"It is probable that much that he has written will be read with pleasure and instruction by future generations; and the memory of his genial disposition, his entertaining conversation, and earnest sense of professional honor, will long be cherished by those of his contemporaries who enjoyed his friendship." - Transactions of the Medical Society of the State of Pennsylvania, vol. xi, p. 720.
Various tributes were paid to his memory by the societies with which he was connected, and by the scientific journals to which he had been a contributor. One of these, after narrating some of the circumstances attending his decease, spoke as follows: -
"Thus did our unfortunate associate close his short but brilliant career. The emotions, the tender sentiments he has described with such a magical pen, he felt himself with an unmatched keenness. They mastered his whole frame with an intensity surpassing all romance. His descriptions of the passions, descriptions which have been the wonder of thousands, such is their fire and temper, were not rheto-rical studies, but the ebullition of a soul sensitive to their lightest breath, and not shunning their wildest tempests.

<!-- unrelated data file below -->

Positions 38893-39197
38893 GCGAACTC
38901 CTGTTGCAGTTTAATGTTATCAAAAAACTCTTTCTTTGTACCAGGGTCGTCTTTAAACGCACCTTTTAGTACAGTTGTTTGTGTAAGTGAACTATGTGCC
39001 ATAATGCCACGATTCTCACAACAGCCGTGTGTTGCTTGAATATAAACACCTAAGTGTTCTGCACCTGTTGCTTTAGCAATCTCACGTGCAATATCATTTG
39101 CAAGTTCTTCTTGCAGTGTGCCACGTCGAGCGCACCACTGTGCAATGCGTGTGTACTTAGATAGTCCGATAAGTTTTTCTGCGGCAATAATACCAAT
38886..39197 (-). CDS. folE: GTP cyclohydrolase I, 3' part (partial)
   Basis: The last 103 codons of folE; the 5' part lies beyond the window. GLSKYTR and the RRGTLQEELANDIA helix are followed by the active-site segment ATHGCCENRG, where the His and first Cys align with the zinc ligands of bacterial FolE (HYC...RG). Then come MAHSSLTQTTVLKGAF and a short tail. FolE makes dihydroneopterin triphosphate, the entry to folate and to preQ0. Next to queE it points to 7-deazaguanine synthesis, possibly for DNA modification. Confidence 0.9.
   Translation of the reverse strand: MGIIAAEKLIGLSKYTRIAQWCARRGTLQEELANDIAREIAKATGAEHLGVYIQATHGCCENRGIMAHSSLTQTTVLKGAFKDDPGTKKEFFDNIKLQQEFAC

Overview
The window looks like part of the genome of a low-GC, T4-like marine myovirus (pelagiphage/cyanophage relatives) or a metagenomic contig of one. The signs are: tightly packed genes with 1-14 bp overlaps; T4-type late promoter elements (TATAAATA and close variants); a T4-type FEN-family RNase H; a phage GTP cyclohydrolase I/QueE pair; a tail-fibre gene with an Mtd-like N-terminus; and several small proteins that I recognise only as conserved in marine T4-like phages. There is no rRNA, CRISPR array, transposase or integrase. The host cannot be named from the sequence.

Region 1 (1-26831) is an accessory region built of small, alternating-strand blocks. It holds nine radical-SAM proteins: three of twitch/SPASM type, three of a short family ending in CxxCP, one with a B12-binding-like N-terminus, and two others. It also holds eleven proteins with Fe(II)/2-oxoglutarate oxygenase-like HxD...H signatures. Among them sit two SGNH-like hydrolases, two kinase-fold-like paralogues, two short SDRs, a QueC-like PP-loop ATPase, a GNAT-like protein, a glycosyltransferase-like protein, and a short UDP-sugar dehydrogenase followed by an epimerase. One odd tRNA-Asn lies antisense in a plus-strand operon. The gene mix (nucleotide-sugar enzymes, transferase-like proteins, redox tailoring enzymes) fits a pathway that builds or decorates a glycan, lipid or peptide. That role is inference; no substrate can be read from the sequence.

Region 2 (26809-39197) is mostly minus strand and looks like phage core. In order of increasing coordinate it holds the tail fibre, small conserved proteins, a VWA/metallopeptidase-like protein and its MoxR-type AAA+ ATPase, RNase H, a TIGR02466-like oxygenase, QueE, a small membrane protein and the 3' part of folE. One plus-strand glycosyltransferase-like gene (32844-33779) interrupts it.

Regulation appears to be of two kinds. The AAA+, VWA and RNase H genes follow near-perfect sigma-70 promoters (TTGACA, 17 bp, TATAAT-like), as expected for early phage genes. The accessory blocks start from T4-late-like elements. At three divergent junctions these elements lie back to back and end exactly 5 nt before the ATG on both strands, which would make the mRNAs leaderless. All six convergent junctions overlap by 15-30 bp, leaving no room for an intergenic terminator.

"The genius which dictated the lines he has left us is not to be judged by the conventionalities which suit the cold temperaments of ordinary men; there is a strong vein of egotism in most devotion ; but here was one who felt, 'all is lost, when love is lost.' "
This extract well sets forth the extraordinary depth of his sentiments, and the fervor of his feelings. It may be added that these mental traits were not generally ascribed to him by casual or ordinary associates. He was, in manners and bearing, evidently not one who sought friendships or displayed to the general gaze the current of his thoughts. Consequently, of intimates he had but few, and was considered by those whose intercourse with him was superficial, to be much more of an intellectual than of an emotional type of character.